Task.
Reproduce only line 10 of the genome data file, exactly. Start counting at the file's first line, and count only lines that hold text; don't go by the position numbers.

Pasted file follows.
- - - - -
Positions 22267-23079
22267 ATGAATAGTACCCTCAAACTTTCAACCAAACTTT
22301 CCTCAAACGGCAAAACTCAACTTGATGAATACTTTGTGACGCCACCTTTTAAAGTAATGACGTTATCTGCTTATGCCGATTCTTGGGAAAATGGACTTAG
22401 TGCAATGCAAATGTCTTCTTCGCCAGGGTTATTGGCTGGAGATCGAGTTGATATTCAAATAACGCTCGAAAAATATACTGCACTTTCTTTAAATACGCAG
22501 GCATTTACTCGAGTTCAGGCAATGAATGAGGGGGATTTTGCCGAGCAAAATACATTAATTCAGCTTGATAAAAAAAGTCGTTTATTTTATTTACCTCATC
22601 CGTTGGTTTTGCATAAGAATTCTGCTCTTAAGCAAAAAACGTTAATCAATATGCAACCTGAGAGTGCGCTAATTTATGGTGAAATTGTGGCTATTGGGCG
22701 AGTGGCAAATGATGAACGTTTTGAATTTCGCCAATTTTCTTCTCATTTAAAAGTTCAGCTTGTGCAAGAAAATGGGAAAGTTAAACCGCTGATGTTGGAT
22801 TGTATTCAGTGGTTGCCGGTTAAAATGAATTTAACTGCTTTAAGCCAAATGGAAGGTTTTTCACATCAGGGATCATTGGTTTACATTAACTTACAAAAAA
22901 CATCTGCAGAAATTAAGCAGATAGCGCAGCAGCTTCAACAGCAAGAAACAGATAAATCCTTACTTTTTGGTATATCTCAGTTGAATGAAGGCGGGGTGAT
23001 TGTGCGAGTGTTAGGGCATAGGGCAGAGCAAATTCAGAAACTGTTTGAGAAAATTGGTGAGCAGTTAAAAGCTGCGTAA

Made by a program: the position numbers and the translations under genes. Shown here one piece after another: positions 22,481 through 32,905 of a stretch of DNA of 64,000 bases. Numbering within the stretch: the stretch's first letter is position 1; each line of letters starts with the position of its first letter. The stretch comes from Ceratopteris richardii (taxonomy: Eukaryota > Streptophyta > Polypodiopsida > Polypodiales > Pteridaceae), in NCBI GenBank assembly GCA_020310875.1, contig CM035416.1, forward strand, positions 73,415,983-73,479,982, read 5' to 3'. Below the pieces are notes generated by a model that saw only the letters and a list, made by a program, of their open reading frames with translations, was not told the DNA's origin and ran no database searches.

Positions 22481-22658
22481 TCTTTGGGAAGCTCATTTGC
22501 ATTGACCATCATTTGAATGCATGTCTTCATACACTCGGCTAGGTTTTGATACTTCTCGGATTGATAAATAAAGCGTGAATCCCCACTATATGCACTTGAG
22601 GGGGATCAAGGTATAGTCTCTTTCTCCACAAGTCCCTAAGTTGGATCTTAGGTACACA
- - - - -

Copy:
23001 TGTGCGAGTGTTAGGGCATAGGGCAGAGCAAATTCAGAAACTGTTTGAGAAAATTGGTGAGCAGTTAAAAGCTGCGTAA